BACKGROUND: Mass distribution of azithromycin to preschool children twice yearly for 2 years has been shown to reduce childhood mortality in sub-Saharan Africa but at the cost of amplifying macrolide resistance. The effects on the gut resistome, a reservoir of antimicrobial resistance genes in the body, of twice-yearly administration of azithromycin for a longer period are unclear. METHODS: We investigated the gut resistome of children after they received twice-yearly distributions of azithromycin for 4 years. In the Niger site of the MORDOR trial, we enrolled 30 villages in a concurrent trial in which they were randomly assigned to receive mass distribution of either azithromycin or placebo, offered to all children 1 to 59 months of age every 6 months for 4 years. Rectal swabs were collected at baseline, 36 months, and 48 months for analysis of the participants' gut resistome. The primary outcome was the ratio of macrolide-resistance determinants in the azithromycin group to those in the placebo group at 48 months. RESULTS: Over the entire 48-month period, the mean (±SD) coverage was 86.6±12% in the villages that received placebo and 83.2±16.4% in the villages that received azithromycin. A total of 3232 samples were collected during the entire trial period; of the samples obtained at the 48-month monitoring visit, 546 samples from 15 villages that received placebo and 504 from 14 villages that received azithromycin were analyzed. Determinants of macrolide resistance were higher in the azithromycin group than in the placebo group: 7.4 times as high (95% confidence interval [CI], 4.0 to 16.7) at 36 months and 7.5 times as high (95% CI, 3.8 to 23.1) at 48 months. Continued mass azithromycin distributions also selected for determinants of nonmacrolide resistance, including resistance to beta-lactam antibiotics, an antibiotic class prescribed frequently in this region of Africa. CONCLUSIONS: Among villages assigned to receive mass distributions of azithromycin or placebo twice yearly for 4 years, antibiotic resistance was more common in the villages that received azithromycin than in those that received placebo. This trial showed that mass azithromycin distributions may propagate antibiotic resistance. (Funded by the Bill and Melinda Gates Foundation and others; ClinicalTrials.gov number, NCT02047981.).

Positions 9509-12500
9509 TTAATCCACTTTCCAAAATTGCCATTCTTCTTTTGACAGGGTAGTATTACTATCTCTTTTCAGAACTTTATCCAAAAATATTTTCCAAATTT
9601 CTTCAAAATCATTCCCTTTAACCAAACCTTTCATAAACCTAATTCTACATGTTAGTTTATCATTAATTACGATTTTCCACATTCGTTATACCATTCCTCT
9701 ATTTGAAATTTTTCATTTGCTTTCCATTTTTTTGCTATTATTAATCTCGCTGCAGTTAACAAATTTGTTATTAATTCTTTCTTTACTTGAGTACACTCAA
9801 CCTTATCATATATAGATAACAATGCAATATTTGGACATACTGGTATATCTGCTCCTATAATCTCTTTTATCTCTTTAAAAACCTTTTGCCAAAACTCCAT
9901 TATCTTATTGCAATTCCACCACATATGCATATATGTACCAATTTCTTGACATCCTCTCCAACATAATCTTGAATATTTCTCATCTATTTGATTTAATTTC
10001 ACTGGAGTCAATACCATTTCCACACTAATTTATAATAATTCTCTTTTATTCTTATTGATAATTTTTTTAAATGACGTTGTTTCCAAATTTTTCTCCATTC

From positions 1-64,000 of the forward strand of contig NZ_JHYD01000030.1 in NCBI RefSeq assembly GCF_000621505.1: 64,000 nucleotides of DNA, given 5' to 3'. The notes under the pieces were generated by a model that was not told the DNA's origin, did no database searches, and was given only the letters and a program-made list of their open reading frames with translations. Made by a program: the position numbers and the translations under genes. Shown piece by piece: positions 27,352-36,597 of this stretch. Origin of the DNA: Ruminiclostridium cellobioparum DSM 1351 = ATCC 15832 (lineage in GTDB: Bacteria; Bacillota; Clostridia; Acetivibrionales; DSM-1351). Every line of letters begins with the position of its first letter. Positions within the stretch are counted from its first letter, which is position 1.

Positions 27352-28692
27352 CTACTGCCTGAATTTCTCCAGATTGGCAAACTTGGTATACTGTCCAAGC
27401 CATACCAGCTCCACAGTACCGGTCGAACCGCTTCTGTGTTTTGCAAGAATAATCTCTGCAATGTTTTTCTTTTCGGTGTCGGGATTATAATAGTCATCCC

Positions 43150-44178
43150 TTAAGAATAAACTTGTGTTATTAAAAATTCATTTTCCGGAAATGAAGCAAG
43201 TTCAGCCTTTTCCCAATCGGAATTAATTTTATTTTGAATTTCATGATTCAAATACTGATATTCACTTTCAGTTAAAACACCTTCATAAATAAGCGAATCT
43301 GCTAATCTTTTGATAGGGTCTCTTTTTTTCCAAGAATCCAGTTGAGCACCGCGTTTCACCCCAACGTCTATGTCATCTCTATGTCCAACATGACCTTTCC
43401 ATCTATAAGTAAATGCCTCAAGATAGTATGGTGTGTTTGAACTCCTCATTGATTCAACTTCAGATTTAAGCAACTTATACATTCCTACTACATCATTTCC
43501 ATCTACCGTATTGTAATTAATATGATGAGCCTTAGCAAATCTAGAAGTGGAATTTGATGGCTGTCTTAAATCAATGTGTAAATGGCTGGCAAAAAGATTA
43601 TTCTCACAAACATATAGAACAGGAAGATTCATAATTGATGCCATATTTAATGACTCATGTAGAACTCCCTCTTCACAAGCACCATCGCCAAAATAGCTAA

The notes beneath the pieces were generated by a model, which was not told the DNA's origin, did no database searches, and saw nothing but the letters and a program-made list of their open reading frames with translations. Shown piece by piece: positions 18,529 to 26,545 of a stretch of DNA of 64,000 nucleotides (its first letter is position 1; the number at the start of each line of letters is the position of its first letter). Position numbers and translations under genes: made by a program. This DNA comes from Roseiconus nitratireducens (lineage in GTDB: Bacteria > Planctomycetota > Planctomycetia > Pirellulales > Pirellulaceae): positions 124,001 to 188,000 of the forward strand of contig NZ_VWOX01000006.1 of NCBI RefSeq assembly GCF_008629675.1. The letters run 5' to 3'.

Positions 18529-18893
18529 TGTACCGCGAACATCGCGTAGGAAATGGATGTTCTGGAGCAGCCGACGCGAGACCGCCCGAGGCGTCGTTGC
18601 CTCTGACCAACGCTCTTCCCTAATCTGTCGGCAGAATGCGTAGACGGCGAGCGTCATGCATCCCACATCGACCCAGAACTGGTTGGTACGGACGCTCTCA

Assuntos